At the beginning of last year we reported on our blog about the amnesty program of the Internal Revenue Service (I.R.S.) for offshore accounts. Yesterday, the I.R.S. announced that it would revive its so-called voluntary disclosure program for offshore accounts. The I.R.S. collected $4.4 billion in two previous programs
The program’s revival is part of the government’s efforts to track down and prevent tax evasion around the world. Program participants will pay as much as 27.5 percent of their most valuable offshore assets or their biggest overseas bank account. They also must disclose the banks and advisers that helped them escape United Sates tax laws.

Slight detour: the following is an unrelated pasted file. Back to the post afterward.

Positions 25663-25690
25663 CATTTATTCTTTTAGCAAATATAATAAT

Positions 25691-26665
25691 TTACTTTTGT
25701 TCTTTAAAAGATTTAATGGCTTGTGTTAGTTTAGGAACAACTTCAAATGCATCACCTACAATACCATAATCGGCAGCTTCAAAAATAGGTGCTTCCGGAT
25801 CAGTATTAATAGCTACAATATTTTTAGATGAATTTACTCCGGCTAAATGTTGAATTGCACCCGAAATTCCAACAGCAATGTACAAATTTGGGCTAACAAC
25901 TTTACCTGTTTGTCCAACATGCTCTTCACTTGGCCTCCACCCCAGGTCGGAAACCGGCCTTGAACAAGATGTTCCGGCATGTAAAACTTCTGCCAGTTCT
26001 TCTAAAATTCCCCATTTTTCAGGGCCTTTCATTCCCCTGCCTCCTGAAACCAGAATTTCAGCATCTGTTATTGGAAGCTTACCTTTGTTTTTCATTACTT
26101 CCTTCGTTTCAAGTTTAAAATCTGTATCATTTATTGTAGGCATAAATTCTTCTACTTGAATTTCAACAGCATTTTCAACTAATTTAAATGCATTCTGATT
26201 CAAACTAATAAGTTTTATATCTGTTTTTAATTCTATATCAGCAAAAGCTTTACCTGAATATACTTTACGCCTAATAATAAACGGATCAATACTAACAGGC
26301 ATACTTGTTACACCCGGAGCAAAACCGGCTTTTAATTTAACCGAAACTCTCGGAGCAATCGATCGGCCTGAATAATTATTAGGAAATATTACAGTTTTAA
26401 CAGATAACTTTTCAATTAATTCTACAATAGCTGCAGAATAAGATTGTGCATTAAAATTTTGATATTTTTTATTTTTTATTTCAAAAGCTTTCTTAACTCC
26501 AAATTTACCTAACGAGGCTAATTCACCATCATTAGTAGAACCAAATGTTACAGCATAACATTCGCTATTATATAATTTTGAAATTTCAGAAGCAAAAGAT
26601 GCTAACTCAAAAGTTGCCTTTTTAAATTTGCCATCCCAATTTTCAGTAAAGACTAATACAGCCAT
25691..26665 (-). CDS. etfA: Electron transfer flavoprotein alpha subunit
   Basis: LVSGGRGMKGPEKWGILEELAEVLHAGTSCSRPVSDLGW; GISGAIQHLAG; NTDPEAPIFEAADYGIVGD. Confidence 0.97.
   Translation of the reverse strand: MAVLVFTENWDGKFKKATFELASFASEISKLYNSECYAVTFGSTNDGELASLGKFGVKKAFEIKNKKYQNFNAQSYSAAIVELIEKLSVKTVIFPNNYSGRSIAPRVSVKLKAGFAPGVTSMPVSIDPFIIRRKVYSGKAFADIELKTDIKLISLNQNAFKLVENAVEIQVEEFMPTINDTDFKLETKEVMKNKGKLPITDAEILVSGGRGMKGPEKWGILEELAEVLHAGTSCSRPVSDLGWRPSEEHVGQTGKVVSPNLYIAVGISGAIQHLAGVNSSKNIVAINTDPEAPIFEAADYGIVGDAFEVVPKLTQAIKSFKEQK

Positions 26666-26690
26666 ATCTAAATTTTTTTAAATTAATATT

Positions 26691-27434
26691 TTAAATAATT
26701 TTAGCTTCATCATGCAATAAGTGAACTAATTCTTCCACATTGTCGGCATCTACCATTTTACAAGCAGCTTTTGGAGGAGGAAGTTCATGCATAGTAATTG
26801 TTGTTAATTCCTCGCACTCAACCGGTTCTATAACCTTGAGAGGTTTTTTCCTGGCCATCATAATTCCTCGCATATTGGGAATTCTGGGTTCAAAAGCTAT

According to I.R.S. commissioner, Douglas H. Shulman, 33,000 disclosures were made in the two previous versions of the voluntary program. An effort that began in 2009 resulted in $3.4 billion in collections. The second program in 2011 yielded about $1 billion for the I.R.S., and Mr. Shulman said he expected that amount to rise.
Unlike in the previous programs, the I.R.S. this time is not specifying a deadline for disclosing assets. It said the program would remain open “for an indefinite period.”
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(c) Picture: freedigitalphotos.net
und viele Grüße aus Charlotte
Reinhard von Hennigs